As the Peach State’s 1.7 million Medicaid enrollment roster swells by another 600,000, a new report by a state health official has revealed the program is facing a massive shortfall north of $300 million.

Georgia’s Department of Community Health will lobby the General Assembly next legislative session for $308.2 million to plug fiscal 2013’s budget gap, its top financial officer said this week.

The program’s fiscal outlet has precipitated more serious consideration of shifting more patients from fee-for-service coverage to managed care.

“Right now we’re at about 16 percent of the state budget,” DCH Commissioner David Cook told Atlanta public radio WABE. “That’s projected to grow to 17 and 18 percent in just the next year or two. The numbers are not sustainable.”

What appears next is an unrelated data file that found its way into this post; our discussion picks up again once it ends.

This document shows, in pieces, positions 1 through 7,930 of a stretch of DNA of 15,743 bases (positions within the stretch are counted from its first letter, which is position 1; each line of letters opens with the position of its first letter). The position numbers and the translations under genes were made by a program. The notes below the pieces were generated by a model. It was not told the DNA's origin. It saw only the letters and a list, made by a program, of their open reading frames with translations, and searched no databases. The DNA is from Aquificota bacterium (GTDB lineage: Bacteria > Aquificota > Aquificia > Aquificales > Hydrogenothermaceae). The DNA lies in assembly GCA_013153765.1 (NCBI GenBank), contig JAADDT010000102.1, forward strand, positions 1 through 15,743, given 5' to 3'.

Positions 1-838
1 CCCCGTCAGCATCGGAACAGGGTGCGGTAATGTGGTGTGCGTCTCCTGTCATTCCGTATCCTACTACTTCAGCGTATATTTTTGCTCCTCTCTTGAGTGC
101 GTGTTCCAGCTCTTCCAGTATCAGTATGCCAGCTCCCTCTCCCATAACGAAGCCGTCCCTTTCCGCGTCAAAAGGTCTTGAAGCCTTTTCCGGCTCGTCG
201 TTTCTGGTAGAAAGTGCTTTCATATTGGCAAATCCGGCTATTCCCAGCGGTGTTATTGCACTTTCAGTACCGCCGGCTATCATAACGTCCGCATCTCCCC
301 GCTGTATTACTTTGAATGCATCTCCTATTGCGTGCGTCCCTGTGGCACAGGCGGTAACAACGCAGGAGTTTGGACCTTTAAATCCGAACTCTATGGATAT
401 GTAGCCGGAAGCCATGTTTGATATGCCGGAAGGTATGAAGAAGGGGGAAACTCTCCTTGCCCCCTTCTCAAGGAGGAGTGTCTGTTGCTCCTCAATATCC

State health officials are expected to finalize a overhaul scheme by summer’s end, at which time the DCH will entertain the bidding of private health care providers.

Already 1.2 million of the state’s Medicaid enrollees receive managed care from one of three private outfits.

But the program’s greatest expense is owed to the care of the blind, aged and disabled. It’s this group, whose per-patient costs register $9,500 annually, that relies on fee-for-service

Cook told WABE he’s hopeful a shift to managed care will benefit both the state and its disabled enrollees: “There’s a lot of talk about how we implement that. We can coordinate care so that we don’t do unnecessary tests; more communication between providers; more nurse follow-up on making sure people are taking their medication.”

– James Richardson